intermediate pronoun studies: multiple pronouns

figure with a yellow jacket, purple hair, and glasses pointing at a blackboard that says “pronoun studies: question time!”

Question one: how well do I know this person?

Near-strangers

Vague acquaintances or distant colleagues

Chummy acquaintances or closer colleagues

  • ask in private, not in front of people. Do not put Venus on the spot at the huge monthly meeting about this!
  • don’t make it weird. Do not ask Venus about their gender or transness or anything — none of your business! Ask what you actually need to know: do they have any particular preferences about pronouns beyond what’s listed in their zoom handle?
  • keep this casual, don’t ominously pull them aside or formally invite them to a special zoom meeting about it or something.
  • keep it short. This can be a four-message conversation on slack or whatever, and you can fold it into a normal work-related chat.
  • ask if you can ask. Before actually bugging them about this, do a quick check-in: “Hey can I ask you a quick question about your pronouns?” Be willing to take a ‘no’ on this.

Pretty good friends!

  • Are there any specific settings where you want me to use she over they, or vice versa? Are there any times when I should absolutely avoid one or the other?
  • Do you feel differently when different people use she or they for you?
  • What are some times when someone used a pronoun and it made you really happy? Has there ever been a time where someone used a pronoun about you and it really upset you?
  • If someone messes up or uses a pronoun about you in a way I haven’t heard before, is there anything you want me to do about it? What pronoun use would you want me to correct someone about?
  • this is not a conversation about gender or transness. She’ll bring that up if she wants to talk about it with you, but you don’t need to bug her about it.
  • don’t be pushy about it. As above, I suggest you ask if it’s okay to ask about this topic before getting into it, and be willing to take a ‘no’ for an answer.
  • don’t make it weird. Approach the conversation with neutral curiosity, as a way of bonding with your friend and learning more about each other. Don’t treat Venus as an oddity, don’t vent to them about stuff you find difficult or confusing about pronouns or any related topics.

Your best friend, your lover, your silly rabbit

  • sometimes a pronoun is okay in jokes, but not in seriousness. Pay attention to how your new beautiful partner Venus reacts to she when they’re being silly and campy versus when they’re in a deep philosophical conversation.
  • sometimes we want variety. Venus might actively want (and may ask!) for you to switch it up — if you end up using they all the time, she might ask you to throw in a little more she for example.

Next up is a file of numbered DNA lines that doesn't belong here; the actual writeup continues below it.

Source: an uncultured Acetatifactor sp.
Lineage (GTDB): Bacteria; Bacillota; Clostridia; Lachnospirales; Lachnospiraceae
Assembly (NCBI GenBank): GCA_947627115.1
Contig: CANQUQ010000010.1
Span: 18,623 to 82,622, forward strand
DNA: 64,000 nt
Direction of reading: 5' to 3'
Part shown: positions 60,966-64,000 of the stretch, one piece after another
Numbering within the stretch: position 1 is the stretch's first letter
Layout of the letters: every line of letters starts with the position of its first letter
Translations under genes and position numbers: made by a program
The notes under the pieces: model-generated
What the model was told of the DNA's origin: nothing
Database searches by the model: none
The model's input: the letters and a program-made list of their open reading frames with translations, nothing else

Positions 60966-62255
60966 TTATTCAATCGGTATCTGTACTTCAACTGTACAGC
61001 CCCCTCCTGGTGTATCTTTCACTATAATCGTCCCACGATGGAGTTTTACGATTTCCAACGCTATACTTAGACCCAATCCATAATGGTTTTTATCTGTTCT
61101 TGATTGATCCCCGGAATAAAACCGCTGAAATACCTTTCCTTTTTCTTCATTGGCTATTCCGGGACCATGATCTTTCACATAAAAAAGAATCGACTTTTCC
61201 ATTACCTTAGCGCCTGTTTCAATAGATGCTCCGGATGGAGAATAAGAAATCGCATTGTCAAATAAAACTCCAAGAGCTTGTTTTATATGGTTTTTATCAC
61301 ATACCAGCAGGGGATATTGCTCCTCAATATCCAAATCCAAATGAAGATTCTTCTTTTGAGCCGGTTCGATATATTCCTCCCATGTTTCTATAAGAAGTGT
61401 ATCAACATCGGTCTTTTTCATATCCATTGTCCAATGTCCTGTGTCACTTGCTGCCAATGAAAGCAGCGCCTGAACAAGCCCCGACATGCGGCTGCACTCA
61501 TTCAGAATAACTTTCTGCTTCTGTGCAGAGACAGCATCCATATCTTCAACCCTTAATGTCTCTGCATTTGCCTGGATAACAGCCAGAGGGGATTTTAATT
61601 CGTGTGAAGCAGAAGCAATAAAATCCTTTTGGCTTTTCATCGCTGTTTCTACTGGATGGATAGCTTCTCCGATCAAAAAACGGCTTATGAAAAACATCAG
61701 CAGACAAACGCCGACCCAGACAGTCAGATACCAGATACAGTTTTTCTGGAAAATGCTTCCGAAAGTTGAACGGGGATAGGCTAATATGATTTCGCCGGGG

• parents are a weird case. Don’t necessarily expect that Venus will want you to act the same with her parents as with your close mutual friends that you met while falling in love (slow-burn, friends to lovers, office AU, 150K). A lot of people have slightly different preferences for immediate family (parents, children, siblings) than for friends they have made as adults. If you’re lucky enough to meet Venus’s parents, probably ask them ahead of time what pronouns you should use, and what pronouns the parents are likely to use.
  • be aware of closets. If you are Venus’s closest confidant, you might be privy to more private information about her whole gender deal than anyone else. If Venus is using she/they because they’re trying out a nonbinary identity, for example, that doesn’t necessarily mean they want to go public with it just yet.

Question two: does this person have strong preferences about how these pronouns are used?

“I really don’t have a preference between these.”

“I feel slightly differently about when cis people use that pronoun.”

“I list both because it’s just easier for other people, but I really prefer one of these over the other one.”

“I list both because I’m ideologically really invested in singular ‘they,’ but I don’t really want to have conversations with my boss about it.”

“I list multiple sets because I don’t want to be mistaken for (cis, binary, straight, etc.)”

Question three: how might the setting influence which pronoun I use?

Don’t Fucking Out People

  1. they will tell you, or
  2. there will be Clues

Sometimes you just gotta go with whatever’s legible

Please use the gay ones when we are in gay world

Ah yes, my work drag

I’m making my professor call me ‘they’ out of spite

Conclusion and TL;DR

  • how well you know this person (which will tell you whether you should ask, and how deeply to talk about it)
  • what this person’s feelings are about their pronouns (which can vary a LOT)
  • how the context affects which pronoun is most appropriate (or actively welcomed)
  • a VERY SHORT primer that is aimed at how to do the absolute minimum when you use pronouns about anyone!
  • pronouns 101 is an introductory guide on how to start using new pronouns for someone
  • pronouns 102 is about what to do if you’ve been trying for a while, but are still really struggling
  • a very short post on why it’s not okay to pressure someone to share their pronouns
  • a post on what to do if YOU want to try new pronouns, but aren’t sure you’re trans

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Dr. Conrod is a linguist and scholar sort of at large. They write about transgender stuff, the linguistics of pronouns, and ways to work with your brain.

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Kirby Conrod

Kirby Conrod

Dr. Conrod is a linguist and scholar sort of at large. They write about transgender stuff, the linguistics of pronouns, and ways to work with your brain.

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